Fed up with the conditions they are facing in Tapachula, Mexico, migrants from South and Central America took to sewing their mouths shut in protest, hoping to gain the attention of the country’s National Migration Institute, Reuters reported on Wednesday.
Tapachula, which sits at the border of Guatemala, has been described by caravan organizer Irineo Mujica as an “open-air prison” because the migrants who enter the country there hoping to move north must stay in the city until their cases are processed. This results in some to individuals waiting from anywhere between three months to a year in a half.
“The migrants are sewing their lips together as a sign of protest,” Mujica, who attended the demonstration, told Reuters. “We hope that the National Migration Institute can see that they are bleeding, that they are human beings.”
Although Tapachula offers a warm climate, the area is not always kind to the migrants forced to stay there.
Julio Rank Wright, deputy regional director for Latin America at the International Rescue Committee, told Newsweek during a December interview that migrants can experience discrimination from permanent residents. He also said the city offers “a limited amount of economic activity and economic opportunities,” making it hard for migrants to make ends meet.
Yorgelis Rivera, a migrant from Venezuela who attended the protest, backed Wright’s statement in comments to Reuters. Rivera, who was carrying her daughter, told the news organization that her daughter had “not eaten anything in the last few hours,” adding, “We are like prisoners here.”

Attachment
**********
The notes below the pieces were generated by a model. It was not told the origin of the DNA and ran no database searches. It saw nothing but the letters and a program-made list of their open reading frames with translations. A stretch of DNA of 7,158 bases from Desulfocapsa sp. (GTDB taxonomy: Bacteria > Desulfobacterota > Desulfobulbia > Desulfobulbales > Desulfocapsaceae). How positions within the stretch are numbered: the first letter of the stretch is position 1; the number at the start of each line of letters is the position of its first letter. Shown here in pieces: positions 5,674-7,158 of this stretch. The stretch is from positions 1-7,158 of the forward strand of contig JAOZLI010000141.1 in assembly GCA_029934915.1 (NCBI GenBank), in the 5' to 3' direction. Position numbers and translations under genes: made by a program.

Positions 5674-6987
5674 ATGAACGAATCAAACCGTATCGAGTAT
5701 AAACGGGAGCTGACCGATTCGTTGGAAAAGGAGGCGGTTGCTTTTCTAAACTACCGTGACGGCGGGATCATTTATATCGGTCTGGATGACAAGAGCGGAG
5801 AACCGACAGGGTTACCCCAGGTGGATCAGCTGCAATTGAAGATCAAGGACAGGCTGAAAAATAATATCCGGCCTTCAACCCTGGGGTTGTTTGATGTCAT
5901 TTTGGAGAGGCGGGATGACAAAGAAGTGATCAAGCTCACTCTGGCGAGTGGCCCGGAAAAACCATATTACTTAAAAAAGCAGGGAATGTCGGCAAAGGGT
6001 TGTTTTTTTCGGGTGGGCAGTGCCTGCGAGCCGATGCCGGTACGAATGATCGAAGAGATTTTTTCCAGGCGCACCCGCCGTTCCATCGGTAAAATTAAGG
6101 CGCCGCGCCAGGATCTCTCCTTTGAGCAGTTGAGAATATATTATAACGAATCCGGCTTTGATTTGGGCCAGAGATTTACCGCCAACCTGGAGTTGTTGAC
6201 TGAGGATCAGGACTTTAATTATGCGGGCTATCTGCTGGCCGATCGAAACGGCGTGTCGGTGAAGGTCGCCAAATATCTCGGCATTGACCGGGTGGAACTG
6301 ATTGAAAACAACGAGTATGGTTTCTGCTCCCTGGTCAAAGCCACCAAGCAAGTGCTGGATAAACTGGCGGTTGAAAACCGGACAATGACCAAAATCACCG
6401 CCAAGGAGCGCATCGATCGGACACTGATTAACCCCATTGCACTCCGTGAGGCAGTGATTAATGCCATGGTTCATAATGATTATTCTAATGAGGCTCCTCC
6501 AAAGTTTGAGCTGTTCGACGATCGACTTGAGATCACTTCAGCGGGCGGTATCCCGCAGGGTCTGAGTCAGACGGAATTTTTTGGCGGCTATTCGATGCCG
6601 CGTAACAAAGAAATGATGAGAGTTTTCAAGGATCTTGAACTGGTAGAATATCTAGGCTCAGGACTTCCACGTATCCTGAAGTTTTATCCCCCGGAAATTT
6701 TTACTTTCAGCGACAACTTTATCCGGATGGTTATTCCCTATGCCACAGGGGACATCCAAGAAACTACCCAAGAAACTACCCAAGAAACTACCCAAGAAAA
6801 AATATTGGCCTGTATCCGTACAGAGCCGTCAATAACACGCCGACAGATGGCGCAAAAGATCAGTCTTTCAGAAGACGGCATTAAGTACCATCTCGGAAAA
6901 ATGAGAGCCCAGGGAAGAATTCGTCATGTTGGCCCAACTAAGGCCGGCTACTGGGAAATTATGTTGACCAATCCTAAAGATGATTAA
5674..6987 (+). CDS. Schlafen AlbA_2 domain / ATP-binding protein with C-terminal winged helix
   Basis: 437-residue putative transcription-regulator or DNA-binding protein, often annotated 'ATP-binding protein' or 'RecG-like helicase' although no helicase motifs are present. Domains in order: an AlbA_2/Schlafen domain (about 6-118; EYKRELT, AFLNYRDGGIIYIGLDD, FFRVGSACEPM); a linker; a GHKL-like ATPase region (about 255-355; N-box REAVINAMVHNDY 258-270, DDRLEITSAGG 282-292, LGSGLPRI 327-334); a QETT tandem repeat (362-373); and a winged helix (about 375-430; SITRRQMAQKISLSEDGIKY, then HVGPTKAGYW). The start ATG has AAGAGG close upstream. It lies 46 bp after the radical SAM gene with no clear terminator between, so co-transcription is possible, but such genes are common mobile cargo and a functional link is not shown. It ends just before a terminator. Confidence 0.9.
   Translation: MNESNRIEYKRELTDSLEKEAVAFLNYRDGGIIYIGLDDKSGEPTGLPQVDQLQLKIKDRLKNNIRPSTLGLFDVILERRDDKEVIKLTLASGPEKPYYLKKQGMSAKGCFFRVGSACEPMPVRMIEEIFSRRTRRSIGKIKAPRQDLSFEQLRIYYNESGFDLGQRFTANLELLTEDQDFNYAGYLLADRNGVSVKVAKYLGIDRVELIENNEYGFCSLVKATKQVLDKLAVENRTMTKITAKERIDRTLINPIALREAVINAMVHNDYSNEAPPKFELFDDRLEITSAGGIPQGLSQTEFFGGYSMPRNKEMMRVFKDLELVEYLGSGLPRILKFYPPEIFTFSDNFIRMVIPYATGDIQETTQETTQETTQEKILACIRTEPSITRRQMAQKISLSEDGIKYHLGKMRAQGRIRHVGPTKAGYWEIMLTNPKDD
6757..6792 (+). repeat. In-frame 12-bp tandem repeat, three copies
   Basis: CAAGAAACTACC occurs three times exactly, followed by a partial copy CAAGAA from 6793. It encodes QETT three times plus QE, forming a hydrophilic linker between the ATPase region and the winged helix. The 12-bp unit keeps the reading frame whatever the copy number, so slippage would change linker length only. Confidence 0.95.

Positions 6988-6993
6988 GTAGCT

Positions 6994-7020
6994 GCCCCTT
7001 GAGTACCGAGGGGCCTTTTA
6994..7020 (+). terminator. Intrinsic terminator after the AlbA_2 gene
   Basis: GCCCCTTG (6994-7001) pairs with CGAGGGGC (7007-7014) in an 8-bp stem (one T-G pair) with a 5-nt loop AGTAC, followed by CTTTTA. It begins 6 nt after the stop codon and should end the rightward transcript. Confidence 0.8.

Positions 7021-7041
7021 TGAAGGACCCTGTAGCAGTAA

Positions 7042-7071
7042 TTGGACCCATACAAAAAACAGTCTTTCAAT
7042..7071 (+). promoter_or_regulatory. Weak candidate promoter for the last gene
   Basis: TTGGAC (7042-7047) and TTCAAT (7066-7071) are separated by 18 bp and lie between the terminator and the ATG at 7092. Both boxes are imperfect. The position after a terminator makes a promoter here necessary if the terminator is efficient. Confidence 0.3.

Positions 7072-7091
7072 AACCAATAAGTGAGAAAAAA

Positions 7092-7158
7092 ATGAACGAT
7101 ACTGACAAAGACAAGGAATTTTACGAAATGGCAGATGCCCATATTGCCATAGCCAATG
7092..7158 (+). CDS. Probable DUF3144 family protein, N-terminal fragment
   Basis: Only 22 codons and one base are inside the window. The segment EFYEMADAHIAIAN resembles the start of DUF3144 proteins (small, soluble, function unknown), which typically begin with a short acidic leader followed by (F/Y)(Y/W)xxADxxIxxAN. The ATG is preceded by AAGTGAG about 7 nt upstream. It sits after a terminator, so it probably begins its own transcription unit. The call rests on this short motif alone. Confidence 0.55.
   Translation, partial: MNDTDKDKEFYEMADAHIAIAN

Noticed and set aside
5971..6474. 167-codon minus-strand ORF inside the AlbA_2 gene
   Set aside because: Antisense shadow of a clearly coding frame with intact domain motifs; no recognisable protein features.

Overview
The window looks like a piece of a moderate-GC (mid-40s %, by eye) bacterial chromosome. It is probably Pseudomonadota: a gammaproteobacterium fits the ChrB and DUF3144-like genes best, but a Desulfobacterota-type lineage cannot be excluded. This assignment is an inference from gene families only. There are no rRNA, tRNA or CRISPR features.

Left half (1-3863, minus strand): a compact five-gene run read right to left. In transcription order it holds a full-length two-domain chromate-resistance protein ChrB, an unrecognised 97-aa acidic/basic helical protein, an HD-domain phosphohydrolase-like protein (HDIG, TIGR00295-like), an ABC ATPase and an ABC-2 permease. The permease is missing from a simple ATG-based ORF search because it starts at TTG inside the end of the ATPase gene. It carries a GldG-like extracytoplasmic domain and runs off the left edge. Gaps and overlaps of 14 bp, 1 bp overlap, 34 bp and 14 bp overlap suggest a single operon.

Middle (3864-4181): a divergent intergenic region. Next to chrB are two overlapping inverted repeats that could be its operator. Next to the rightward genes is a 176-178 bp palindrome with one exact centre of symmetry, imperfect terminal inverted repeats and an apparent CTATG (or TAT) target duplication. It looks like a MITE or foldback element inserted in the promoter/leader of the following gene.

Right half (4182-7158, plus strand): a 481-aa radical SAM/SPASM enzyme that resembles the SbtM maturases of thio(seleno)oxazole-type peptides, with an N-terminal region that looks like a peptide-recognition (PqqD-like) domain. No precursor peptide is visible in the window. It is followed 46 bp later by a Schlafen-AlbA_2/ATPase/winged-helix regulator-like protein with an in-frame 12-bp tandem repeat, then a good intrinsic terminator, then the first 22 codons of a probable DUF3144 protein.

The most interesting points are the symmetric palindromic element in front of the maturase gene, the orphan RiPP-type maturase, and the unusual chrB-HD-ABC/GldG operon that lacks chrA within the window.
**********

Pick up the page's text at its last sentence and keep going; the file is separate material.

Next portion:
The long wait times are attributed in part to the ongoing backlog facing Mexico’s Commission for Refugee Assistance. Asylum requests in 2021 totaled over 123,000, up from the 41,000 applications for the year before.
Wait times caused by these backlogs pushed thousands of migrants to ban together in a caravan to escape the city by overwhelming authorities through sheer numbers. In October, a caravan of 3,000 to 4,000 left the city, pushing past National Guard. In late November, a caravan of 2,000 united to flee the city.
Authorities in Tapachula, who said they are aware of the concerns, condemned the activists who supported the migrants in their demonstration. Reuters reported that immigration officials from the National Migration Institute offered the following statement in response to the protest: “It is worrying that these measures have been carried out with the consent and support of those who call themselves their representatives, with the intention of pressuring authorities on an attention already provided.”